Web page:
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In Elyria, a focus on inclusion during student demonstration

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    Eastern Heights Middle School seventh-grader Destiny Jackson, left and eighth-grader Rahna Hurtado comfort Jackie Kaminski as she gives her portion of a presentation about the Columbine High School shooting Friday in the gymnasium.

    KRISTIN BAUER / CHRONICLE

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    Eastern Heights Middle School students comfort one another during a presentation about the Columbine High School shooting on April 20, 1999. The students put together a presentation remembering each of the Columbine victims on Friday afternoon, April 20.

    KRISTIN BAUER / CHRONICLE

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    Eastern Heights Middle School eighth grade student Jenna Thomas, 14, releases a balloon in remembrance of the Columbine High School shooting victims. The students put together a presentation remembering each of the Columbine victims on Friday afternoon, April 20.

    KRISTIN BAUER / CHRONICLE

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    Eastern Heights Middle School eighth grade student Jackie Kraminski makes a speech in remembrance of the Columbine High School shooting victims. The students put together a presentation remembering each of the Columbine victims on Friday afternoon, April 20.

    KRISTIN BAUER / CHRONICLE

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    Eastern Heights Middle School students received cards stating "Today I will... STAND up for, or CHECK on someone who is usually excluded." The cards were handed out by the anti-bullying task force as an effort to include all students and show others how they might not know a person's situation before making an upsetting comment or remark.

    KRISTIN BAUER / CHRONICLE

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ELYRIA — As hundreds of high school students across the country walked out of their schools Friday to bring attention to gun violence, Eastern Heights Middle School students chose to stay inside and focus on a complementary message.

The organized national walkout to honor the 13 people killed in the Columbine High School shooting served as a backdrop for the message of kindness and inclusion the students wanted to share. Instead of leaving their classrooms, walking outside and holding signs in protest, the students gathered in the gymnasium to watch a video on rising above bullying and be encouraged to perform random acts of kindness.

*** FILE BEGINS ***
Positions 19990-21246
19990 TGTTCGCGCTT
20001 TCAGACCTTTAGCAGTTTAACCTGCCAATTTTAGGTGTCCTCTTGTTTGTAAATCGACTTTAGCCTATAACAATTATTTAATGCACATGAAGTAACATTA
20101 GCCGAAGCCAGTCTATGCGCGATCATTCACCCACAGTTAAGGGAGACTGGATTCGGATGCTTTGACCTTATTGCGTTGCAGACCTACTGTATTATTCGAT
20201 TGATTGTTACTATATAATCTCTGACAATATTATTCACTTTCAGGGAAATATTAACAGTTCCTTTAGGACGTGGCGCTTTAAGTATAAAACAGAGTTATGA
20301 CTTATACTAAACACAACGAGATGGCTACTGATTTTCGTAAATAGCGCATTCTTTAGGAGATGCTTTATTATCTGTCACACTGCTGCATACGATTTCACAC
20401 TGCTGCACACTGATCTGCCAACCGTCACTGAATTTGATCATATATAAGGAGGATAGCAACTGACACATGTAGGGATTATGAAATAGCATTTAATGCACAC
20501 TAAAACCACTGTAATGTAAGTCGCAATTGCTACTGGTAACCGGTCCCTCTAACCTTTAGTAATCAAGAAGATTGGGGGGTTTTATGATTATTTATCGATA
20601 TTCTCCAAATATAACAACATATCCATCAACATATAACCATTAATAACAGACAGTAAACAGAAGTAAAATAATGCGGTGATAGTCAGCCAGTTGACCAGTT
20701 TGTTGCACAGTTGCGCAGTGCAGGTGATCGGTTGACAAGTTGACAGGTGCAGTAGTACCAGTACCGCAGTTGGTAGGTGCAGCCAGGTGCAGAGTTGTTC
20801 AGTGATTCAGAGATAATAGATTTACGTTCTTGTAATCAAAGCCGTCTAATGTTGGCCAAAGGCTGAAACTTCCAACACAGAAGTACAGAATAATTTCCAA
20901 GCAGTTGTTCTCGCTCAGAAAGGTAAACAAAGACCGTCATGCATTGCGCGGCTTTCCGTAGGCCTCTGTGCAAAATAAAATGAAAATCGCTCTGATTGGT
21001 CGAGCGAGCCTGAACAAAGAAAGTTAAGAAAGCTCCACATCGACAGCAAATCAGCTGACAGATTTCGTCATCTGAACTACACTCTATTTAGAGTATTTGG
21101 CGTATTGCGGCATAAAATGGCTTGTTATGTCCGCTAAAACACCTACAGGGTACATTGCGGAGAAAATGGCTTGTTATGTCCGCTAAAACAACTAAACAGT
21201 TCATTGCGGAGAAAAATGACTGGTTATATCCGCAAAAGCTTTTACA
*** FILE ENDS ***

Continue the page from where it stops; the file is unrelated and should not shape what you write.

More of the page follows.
“I think today’s assembly is important because we need to remember the victims of Columbine, especially on the anniversary,” said student organizer Jackie Kaminski, an eighth-grader. “I think the message we want to send is gun violence is not OK and we need to do something about it. Kids are dying.”

Kaminski, who was emotional throughout the hourlong assembly and sought comfort from friends as she stood at the microphone, said it is not lost on her that every year of her young life has been marked by at least one school shooting in the country.

“It’s just disappointing. It’s hard to go to school and not feel safe,” she said. “School is supposed to be an environment where people come to learn and make friends. Now people are scared because there is so much gun violence. It’s a barrier.”

The assembly was organized by two student groups, the Anti-Bullying Taskforce and Leadership Group, that want to make the message clear that stopping gun violence also is about making sure that students know they are not alone.

“This school is great, even to the point where they don’t let anyone sit alone,” said Michael Ferrer, student liaison with You Belong, a grant program of the Lorain County Board of Mental Health that is active in nine middle schools across the county. “These students are remarkable. The idea is to work now so what happened in Perry doesn’t happen anywhere else.”

Ferrer was referring to Perry Schools in Massillon, where six current or former students committed suicide this school year.

“They are dealing with the symptom that leads to someone hurting themselves, others or committing suicide, whether that is isolation, loneliness or bullying,” he said.

The assembly — like all of the coordinating marches, rallies and walkouts — was held on the 19th anniversary of the Columbine shooting in Littleton, Colo. Eastern Heights’ students read aloud the names and stories of the 13 victims lost that day.

“We are fortunate to be here,” Jackie said. “… Imagine school is the only place you can feel safe and that is taken away from you?”

Many students openly wept and hugged.

“I know this is hard to hear. I teared up, too,” said Principal Kim Benetto.

Anti-Bullying Taskforce leader Heather Wervey, a history teacher at the school, said one-time events don’t build a school culture. That’s why each month the student group is working to make sure students understand change starts from the smallest place.

“I want them to know an act of kindness can change someone’s life,” she said.

Contact Lisa Roberson at 440-329-7121 or lroberson@chroniclet.com. Like her on Facebook and follow her on Twitter @LisaRobersonCT.



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